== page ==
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15+ Year Member
Jul 11, 2002
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About a decade ago, I was reading a story in an edition of Medical Economics about there being an oversupply of physicians. Now, I have recently heard that there are not enough physicians and that there also needs to be more specialists. A decade ago the focus was on primary care. The doctor and specialist glut was supposed predicted to last until the end of THIS decade (ending 2010). Can anybody give some real, hard-core statistics from a credible source as to what the current situation is with reguard to the supply of physicians?


Gradient Echo

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Jul 12, 2002
Baltimore, MD
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Well my take on it is that the statistics dont really say one way or the other whether there is a national oversupply/undersupply of doctors.

The only thing we know for sure is that rural areas continue to be plagued by lack of doctors.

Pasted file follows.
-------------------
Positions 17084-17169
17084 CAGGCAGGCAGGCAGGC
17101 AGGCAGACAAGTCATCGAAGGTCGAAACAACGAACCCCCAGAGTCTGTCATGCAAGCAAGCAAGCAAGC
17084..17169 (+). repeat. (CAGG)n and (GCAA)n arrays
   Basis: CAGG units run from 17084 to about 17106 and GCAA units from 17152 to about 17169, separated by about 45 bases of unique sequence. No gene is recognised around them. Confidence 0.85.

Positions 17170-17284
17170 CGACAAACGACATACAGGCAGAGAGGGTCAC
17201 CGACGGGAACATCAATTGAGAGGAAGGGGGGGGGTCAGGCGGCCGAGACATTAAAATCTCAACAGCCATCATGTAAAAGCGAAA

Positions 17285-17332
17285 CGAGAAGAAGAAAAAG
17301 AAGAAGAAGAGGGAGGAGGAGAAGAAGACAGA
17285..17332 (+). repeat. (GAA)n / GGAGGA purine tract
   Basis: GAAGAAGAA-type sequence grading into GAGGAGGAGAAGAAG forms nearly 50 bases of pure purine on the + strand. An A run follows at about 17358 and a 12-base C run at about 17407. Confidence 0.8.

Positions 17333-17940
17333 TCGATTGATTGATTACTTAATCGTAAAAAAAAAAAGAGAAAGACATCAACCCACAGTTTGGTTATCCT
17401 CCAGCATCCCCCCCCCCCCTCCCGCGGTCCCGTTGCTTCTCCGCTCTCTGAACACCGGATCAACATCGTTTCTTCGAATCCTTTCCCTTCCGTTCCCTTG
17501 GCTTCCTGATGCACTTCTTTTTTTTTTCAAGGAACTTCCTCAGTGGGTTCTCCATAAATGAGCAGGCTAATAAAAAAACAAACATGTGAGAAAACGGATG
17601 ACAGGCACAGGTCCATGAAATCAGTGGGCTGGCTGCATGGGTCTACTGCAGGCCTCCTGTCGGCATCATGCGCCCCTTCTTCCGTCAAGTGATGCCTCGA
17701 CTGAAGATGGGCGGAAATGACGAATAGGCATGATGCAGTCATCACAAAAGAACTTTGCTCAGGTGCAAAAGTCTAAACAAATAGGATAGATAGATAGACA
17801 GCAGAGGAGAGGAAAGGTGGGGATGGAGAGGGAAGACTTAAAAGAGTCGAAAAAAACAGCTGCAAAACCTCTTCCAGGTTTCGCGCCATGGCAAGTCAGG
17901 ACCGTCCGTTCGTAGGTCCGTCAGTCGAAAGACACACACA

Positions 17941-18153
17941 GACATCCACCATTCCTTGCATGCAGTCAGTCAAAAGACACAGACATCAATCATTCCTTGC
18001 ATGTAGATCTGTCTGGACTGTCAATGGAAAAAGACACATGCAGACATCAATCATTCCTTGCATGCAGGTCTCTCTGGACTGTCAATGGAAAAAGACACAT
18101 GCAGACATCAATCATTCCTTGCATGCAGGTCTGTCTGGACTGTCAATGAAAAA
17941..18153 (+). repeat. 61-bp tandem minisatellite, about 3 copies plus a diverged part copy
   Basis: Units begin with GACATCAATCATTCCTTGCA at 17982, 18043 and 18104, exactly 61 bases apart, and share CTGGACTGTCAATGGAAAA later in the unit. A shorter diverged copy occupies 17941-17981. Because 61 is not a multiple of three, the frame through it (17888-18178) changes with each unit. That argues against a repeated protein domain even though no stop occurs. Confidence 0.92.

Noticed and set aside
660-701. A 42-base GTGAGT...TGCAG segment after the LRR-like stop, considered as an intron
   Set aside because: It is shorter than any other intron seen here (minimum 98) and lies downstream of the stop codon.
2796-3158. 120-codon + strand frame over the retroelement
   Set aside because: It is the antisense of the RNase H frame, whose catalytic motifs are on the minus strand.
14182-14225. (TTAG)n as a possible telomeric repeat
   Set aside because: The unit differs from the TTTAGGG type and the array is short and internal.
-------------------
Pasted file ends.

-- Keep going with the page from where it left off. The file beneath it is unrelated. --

I question how reliable the statistics are if they on one hand show a severe shortfall and then on the other hand a few years later show a glut. I think the reality is somewhere in the middle. If there really was a noticeable glut or shortage, I think more of the statistical studies would agree with each other.


Fix me some sandwiches
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Jun 9, 2002
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its not necessarily a shortfall or oversupply, but a maldistribution of the physician workforce (too many specialists, not enough PCPs, too many docs in affluent suburbia, not enough in rural/inner city indigent populations). There is a chapter in Shi and Singh's book "Delivering Health Care in America:A Systems Approach" printed in 99 that gives data to substantiate those claims.
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